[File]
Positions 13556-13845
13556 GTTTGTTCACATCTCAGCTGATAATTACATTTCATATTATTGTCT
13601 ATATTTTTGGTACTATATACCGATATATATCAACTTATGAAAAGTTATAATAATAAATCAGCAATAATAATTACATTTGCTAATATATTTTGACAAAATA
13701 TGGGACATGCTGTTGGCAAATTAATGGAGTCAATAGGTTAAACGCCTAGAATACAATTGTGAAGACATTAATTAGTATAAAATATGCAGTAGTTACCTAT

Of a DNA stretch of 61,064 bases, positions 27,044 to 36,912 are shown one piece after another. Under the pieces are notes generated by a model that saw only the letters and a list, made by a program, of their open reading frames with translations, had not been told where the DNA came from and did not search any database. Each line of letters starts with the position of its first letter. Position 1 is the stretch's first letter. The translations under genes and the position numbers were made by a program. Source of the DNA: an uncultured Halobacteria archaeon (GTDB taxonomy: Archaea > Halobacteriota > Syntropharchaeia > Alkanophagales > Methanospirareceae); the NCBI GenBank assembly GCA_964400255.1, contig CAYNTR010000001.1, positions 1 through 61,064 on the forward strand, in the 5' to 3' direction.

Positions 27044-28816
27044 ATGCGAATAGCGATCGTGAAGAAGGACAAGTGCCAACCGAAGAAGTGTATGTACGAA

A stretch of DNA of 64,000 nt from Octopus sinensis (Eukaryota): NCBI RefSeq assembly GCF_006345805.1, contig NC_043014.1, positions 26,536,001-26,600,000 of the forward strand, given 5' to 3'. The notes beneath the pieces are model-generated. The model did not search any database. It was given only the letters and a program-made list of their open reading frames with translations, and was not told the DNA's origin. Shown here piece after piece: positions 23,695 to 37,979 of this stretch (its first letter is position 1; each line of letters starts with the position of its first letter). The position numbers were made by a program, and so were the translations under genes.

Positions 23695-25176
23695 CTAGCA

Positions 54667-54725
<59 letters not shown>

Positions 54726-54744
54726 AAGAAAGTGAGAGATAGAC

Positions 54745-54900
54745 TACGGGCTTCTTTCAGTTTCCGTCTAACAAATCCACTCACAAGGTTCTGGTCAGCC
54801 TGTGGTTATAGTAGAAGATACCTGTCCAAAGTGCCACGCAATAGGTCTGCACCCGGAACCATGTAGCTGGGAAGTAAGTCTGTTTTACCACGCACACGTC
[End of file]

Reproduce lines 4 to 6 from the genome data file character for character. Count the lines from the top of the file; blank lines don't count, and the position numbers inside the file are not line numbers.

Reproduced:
13701 TGGGACATGCTGTTGGCAAATTAATGGAGTCAATAGGTTAAACGCCTAGAATACAATTGTGAAGACATTAATTAGTATAAAATATGCAGTAGTTACCTAT

Of a DNA stretch of 61,064 bases, positions 27,044 to 36,912 are shown one piece after another. Under the pieces are notes generated by a model that saw only the letters and a list, made by a program, of their open reading frames with translations, had not been told where the DNA came from and did not search any database. Each line of letters starts with the position of its first letter. Position 1 is the stretch's first letter. The translations under genes and the position numbers were made by a program. Source of the DNA: an uncultured Halobacteria archaeon (GTDB taxonomy: Archaea > Halobacteriota > Syntropharchaeia > Alkanophagales > Methanospirareceae); the NCBI GenBank assembly GCA_964400255.1, contig CAYNTR010000001.1, positions 1 through 61,064 on the forward strand, in the 5' to 3' direction.

Positions 27044-28816